Reflection by Rev. Leonard N. Peterson

Our spiritual lives could well be described as the placing of “mind over matter.” The matter is our activity, such as the plans we make, or the career we pursue. But over and above all that is our purpose. What, in short, is our goal?

An earthbound example of action and goal would be that of the two teams in a “Super Bowl” such as we watched two months ago in the company of millions. Every play that each team made was aimed at the goal of being world champions of football.

We too should be involved in the pursuit of a goal. If not, we are in danger of having no reason to get up in the morning, and that would be tragic in itself. Our goal as Catholics is our eternal salvation. That places us squarely in a competition not of our own making. That between good and evil. Both sides want us and pull at us for their triumph over our souls. This struggle is “super” in the sense that it is “above” all else in the human project.

The resurrection of Christ our Savior clearly presents us with the goal of sharing in His victory over sin and death. In His struggle with all that afflicts us in human life we find mirrored our own. But since we live in Christ and He lives in us, we have our own victory guaranteed unless we cave in to sin. Unless we change our purpose to some earthbound goal that has nothing to do with God and everything to do with our decision about what is worthwhile.

Christ’s love of us is so inviting. So powerful an antidote to that “upside down” kind of thinking that our life is all about us instead of all about God and our relationship with Him. Prayer and the sacraments, especially that of the Holy Eucharist, help us to maintain “right side up” thinking. And deep peace.

There is a story from the Middle Ages about a young woman who was expelled from heaven. As she left, she was told that if she would bring back the gift that is most valued by God, she would be welcomed back. She brought back drops of blood from a dying patriot. She brought back some coins that a destitute widow had given to the poor. She brought back a remnant of a Bible that had been used for years by an eminent preacher. She brought back many similar things but was turned back repeatedly.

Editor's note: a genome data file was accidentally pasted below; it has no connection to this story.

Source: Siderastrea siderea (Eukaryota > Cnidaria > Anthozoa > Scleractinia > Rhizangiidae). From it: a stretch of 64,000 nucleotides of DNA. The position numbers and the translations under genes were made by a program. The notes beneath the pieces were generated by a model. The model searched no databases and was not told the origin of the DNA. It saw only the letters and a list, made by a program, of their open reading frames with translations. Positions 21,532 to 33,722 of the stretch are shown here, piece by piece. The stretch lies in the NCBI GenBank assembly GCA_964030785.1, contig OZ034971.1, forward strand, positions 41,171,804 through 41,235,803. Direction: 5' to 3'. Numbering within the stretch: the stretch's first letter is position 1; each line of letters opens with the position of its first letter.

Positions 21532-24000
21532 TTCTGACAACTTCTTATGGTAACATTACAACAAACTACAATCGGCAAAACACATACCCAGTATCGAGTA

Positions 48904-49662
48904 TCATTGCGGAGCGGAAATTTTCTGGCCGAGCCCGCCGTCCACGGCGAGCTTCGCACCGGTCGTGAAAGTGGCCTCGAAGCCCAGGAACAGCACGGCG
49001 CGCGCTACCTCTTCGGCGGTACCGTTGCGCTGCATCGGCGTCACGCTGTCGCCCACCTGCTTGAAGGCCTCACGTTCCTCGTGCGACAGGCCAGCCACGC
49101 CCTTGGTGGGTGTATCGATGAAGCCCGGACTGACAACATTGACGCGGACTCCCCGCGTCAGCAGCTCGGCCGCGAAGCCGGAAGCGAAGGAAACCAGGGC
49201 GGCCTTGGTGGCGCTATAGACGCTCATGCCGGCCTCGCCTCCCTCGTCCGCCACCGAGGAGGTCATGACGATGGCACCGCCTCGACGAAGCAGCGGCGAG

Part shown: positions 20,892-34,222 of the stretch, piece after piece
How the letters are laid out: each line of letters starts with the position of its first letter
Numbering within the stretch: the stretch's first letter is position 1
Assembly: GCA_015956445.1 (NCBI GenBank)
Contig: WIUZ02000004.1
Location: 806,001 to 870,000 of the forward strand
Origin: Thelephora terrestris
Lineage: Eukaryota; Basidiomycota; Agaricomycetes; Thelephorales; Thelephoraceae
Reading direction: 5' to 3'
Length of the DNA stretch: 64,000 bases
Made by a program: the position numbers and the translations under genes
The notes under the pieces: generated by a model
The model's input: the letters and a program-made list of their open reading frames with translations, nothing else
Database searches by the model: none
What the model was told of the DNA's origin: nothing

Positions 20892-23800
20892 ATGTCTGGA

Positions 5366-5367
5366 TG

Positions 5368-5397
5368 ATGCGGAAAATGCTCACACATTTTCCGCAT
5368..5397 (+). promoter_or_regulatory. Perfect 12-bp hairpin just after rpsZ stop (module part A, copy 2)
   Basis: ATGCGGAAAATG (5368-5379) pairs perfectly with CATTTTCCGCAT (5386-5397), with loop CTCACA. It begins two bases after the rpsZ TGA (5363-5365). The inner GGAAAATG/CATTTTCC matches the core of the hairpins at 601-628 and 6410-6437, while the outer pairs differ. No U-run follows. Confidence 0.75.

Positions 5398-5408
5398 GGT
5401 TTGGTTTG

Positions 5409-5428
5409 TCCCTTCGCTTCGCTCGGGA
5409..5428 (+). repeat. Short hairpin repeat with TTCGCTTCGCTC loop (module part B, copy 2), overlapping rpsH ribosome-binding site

One day she saw a small boy playing by a fountain. A man rode up on horseback and dismounted to take a drink. The man saw the child and suddenly remembered his boyhood innocence. Then, looking in the fountain and seeing the reflection of his hardened face, he realized what he had done with his life. And tears of repentance welled up in his eyes and began to trickle down his cheeks. The young woman took one of those tears back to heaven and was received with joy and love.

God love you and give you His Easter peace.

Rev. Peterson’s Reading & Gospel Summary

Reading I: Acts 3: 13-15, 17-19

Peter’s sermon theme is that the suffering Messiah was raised from the dead. This implies our personal need for repentance and conversion.

Reading II: I John 2: 1-5a

The author connects knowledge of Christ with observance of His commands. This in turn leads to a deep love of God.

The Gospel: Luke 24: 35-38

The main point is not the reality of Jesus’ body as much as it is His victory over death by His renewal of the table fellowship with His disciples. Preaching repentance “to all nations” becomes their mission.